Play Live Radio
Next Up:
0:00 0:00
Available On Air Stations

Jordan Sellergren's New Album Is Edgy And Electric

Nick Rohlman
Special to IPR
Jordan Sellergren recorded her new album at Flat Black Studios in January of this year. Picture here are (left-right) Richard Wagor, Jordan Sellergren, Randall Davis and Matt Bernemann.

Pandemic or not, musicians and songwriters want their music to be heard.  Iowa City's Jordan Sellergren released her new album "Sweet, Bitter Tears" on May 1.

Sellergren began work on her first album in 2009 under the band name Milk & Eggs. She was born in Burlington and grew up mostly in Cedar Rapids and has lived and worked across the Midwest and as far away as the U.S. Virgin Island and New Zealand before moving to Iowa City in 2010.

Her newest album is the first under her own name. In addition to being a recording musician, Sellergren is also the art director at Little Village in Iowa City. I asked her about the new album and her life these days. 

How (and when) did you start playing guitar and writing songs?

"I wrote as a kid for fun.  I was never good at reading music, but I loved to compose songs on piano.  I got a guitar in high school but didn't take to it until I needed an outlet in my late 20s.  I taught myself to play from tunes I was listening to at the time...old delta blues and bluegrass and stuff like that and started writing seriously when I realized I could use metaphor to mask my issues as a sort of confessional therapy."

Why did you not use the name "Milk & Eggs" for the new album?

"I was just over it.  It was a struggle to drop it, though, because I felt I'd made a commitment to the identity, but if I saw one more person abbreviate it to Milk 'n' Eggs like I was some small town breakfast diner, I was going to have a nervous breakdown.  I do not recommend using an ampersand in your nom de plume. And I wasn't playing with a band, so it seemed silly to use a band-type name even after using it solo for years.'"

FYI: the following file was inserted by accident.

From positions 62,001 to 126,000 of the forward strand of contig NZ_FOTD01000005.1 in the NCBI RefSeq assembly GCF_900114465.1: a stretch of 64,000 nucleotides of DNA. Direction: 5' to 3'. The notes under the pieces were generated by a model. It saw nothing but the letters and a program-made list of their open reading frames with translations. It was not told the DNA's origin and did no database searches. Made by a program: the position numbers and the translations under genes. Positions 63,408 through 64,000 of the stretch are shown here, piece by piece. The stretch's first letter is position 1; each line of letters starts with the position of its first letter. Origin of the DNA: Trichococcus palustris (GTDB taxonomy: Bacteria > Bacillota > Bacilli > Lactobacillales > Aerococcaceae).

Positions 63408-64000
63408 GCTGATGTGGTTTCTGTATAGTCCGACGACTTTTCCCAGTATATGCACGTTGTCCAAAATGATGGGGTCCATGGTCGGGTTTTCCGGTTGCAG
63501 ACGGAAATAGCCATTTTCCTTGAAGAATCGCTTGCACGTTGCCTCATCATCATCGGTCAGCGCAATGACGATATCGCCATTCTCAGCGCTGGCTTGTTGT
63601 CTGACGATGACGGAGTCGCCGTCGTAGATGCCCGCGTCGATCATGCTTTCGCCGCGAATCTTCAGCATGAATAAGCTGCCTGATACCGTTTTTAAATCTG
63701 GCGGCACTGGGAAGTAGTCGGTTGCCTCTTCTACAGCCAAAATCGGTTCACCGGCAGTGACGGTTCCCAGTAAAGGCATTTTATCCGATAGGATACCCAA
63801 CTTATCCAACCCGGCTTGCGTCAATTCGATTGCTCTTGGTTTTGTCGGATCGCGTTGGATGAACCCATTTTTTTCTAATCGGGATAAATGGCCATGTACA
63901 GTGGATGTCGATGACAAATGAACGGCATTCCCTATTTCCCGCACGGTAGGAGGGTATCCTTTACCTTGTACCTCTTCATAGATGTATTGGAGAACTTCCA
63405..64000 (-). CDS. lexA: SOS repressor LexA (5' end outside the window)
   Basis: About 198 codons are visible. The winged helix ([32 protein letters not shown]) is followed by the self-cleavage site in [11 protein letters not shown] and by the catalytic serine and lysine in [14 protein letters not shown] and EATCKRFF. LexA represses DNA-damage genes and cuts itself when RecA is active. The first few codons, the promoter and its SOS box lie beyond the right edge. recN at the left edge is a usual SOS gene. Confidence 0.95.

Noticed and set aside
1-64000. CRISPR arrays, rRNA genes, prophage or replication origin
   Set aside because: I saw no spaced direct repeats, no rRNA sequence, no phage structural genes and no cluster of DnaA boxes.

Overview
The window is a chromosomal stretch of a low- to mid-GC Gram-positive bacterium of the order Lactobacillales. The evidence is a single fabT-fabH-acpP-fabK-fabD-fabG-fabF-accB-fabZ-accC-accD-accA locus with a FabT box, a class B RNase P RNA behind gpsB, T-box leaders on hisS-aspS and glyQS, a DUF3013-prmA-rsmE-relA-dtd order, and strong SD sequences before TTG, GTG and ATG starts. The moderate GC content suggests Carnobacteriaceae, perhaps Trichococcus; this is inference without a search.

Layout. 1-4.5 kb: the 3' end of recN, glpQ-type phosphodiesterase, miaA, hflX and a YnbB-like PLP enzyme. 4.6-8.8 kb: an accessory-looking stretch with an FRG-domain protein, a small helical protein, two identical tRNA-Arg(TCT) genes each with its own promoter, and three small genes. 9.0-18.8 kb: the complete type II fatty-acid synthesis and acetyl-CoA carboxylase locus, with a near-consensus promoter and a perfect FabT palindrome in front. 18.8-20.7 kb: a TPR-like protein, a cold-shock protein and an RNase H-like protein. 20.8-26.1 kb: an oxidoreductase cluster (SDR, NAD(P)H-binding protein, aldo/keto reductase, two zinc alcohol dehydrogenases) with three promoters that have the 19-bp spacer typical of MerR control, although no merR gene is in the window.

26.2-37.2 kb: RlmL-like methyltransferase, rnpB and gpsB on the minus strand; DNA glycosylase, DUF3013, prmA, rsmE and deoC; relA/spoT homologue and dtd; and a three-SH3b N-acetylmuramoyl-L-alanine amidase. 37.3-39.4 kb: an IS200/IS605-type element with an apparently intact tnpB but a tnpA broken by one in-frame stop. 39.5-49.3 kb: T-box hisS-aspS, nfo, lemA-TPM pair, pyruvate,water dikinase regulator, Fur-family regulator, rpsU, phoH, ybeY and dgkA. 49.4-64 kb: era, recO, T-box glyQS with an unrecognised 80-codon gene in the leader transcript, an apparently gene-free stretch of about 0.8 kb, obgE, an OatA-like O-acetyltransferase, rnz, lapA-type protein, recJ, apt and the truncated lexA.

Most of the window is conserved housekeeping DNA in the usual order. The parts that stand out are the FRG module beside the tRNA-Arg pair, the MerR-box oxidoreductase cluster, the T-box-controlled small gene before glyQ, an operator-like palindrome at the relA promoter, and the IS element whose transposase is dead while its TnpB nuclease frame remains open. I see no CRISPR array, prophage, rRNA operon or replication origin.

"Sweet, Bitter Tears" is edgier and electric, which is different from your previous releases. Why?

Well, what's normal and when will that happen? I just wanted to get this album out there. - Jordan Sellergren

"Once I got an electric guitar in 2017, I found that my sort of delicate fingerpicking style wasn't doing it for me.  I wanted to give the notes space and hear them ring out, and I wanted to play louder.  So I was playing old songs differently, but it was like having new material. I was having a very good time, which is awesome because I'd gotten super bored with my music.  Having a band has definitely changed my approach, too.  Gotta be louder and keep up with the rhythm section!  It's been fulfilling for me in part because many of my songs were written to be performed the way they are now."

Tell us about the recording of the new album.

"We recorded every song live, only overdubbing vocals and some instrumental detail, at Flat Black Studios.  Luke Tweedy engineered and mixed the whole record, and Todd Rittmann of Dead Rider mastered it.  I can't remember if I went in with the intention to record live or not, but it's what we did. It just feels very fact-based; what you hear is what you get. So, ironically, the album is a celebration of the live performance which is sorta out of the question right now.  We'd had only a handful of practices and played one show together (Grey Area 2019) before starting the record in September.  The band came in and learned a couple songs on the spot.  It all felt fairly spontaneous, and I like that.  We kept four and did some light mixing during the first session, then went back to track the rest of the album in January.